At Congressional hearings in October, both Rep. Dennis Kucinich and Brodsky questioned city officials on the twin assessments, but got nowhere. Finance commissioner Martha Stark, whose office issued the land values, said it wasn't unusual to use different assessment methods for different purposes. And while she admitted having spoken with other Bloomberg officials in the days before issuing the higher IRS assessment, she insisted they were only urging her to give them a number promptly, not telling her what that number would be: "We value the real estate as we would value it typically."

What the latest e-mails show, however, is a very different scene unfolding back in March 2006.

On March 10, it turns out -- two weeks before Stark was describing pressure to supply a figure ASAP -- her assessor Maurice Kellman had in fact provided a land value for the Macombs Dam site: $26.8 million, not nearly enough to allow for the team's planned tax-free bond scheme. This figure, Kellman explained in a memo titled "Estimated Market Value for Proposed Yankee Stadium," was based on land values in the Bronx that were "growing by leaps and bounds" and had now reached $32.50 a square foot.

Twelve days later, Kellman submitted a revised memo to his boss, assistant commissioner Dara Ottley-Brown, along with the terse note, "Here is the write-up with the changes you requested earlier today."

The new land value figure: $204 million. A new paragraph in the memo explained that this was based on land sales not in the South Bronx, but in Harlem, where "land sales north of 100 Street in Manhattan range from $200 to $323 per square foot." The "major revitalization" of Harlem over the past five years "has also spread across the river to the South Bronx," Kellman's memo now asserted, without explanation of why it concluded that Manhattan sale prices were considered a better means of valuing Bronx land than Bronx sale prices.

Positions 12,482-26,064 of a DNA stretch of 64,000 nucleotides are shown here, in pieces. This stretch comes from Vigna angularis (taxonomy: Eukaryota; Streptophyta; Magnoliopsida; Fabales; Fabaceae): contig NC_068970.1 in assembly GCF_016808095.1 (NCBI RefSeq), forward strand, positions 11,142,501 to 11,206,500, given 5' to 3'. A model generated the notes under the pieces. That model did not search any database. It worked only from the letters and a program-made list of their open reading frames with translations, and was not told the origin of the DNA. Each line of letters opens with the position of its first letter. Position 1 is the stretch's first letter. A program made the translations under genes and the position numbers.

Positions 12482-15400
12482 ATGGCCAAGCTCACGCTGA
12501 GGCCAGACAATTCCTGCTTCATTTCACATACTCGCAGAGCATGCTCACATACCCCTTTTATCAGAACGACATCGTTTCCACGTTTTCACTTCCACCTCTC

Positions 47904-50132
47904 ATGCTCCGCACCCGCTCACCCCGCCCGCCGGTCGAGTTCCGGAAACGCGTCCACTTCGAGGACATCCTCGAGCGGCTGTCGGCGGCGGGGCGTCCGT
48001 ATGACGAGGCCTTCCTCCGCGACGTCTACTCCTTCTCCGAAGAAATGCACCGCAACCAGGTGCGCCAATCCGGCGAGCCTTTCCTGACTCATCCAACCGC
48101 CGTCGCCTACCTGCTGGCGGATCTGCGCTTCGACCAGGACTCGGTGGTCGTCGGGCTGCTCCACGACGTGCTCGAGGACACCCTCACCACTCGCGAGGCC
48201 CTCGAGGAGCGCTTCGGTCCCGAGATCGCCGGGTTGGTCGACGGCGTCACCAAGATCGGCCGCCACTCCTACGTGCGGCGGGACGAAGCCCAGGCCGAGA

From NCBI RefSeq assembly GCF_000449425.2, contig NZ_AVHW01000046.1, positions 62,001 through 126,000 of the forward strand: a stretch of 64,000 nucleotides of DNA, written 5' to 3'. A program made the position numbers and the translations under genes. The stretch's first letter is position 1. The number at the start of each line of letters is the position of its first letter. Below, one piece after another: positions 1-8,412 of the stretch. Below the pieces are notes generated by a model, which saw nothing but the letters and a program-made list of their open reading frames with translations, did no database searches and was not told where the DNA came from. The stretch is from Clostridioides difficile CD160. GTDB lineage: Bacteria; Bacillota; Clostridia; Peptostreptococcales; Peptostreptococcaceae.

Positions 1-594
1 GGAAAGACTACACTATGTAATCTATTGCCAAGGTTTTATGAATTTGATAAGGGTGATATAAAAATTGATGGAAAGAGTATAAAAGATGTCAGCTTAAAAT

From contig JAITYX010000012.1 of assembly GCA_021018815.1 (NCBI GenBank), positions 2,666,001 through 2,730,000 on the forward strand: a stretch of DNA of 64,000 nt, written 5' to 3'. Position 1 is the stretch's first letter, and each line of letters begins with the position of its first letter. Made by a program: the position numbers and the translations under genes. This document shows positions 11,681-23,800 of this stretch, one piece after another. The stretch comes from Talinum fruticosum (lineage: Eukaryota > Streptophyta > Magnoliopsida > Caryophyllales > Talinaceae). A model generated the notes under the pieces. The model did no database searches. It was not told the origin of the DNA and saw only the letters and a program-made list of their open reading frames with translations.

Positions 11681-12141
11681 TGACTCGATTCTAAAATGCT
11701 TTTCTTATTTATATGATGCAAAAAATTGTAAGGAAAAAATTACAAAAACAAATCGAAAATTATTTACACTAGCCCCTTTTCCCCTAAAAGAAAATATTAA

(Also left unexplained: Why anyone thought Harlem begins at 100th Street.)

So, were the "changes requested" to goose the numbers to fit the Yanks' bond scheme? There's nothing in the e-mail trail from March 2006 that proves it, but other e-mails provide circumstantial evidence:

On December 22, 2005, Michael Kalt from the mayor's office -- since moved on to become stadium czar for the Tampa Bay Rays -- e-mailed Robert LaPalme and Steve Berzin of the city Industrial Development Agency: "I don't want to get into this much further on e-mail, but we have to take into consideration that the AV [assessed value] is only so high because we're choosing a methodology to support the tax-exempt financing."

The previous month, LaPalme had e-mailed Kalt asking if it was okay to "development schedules for the maximum PILOT payments" -- the keys to the Yanks' tax-free bond dodge -- and noted that "I know that you folks had one meeting with [Department of Finance] to discuss assessment methodology."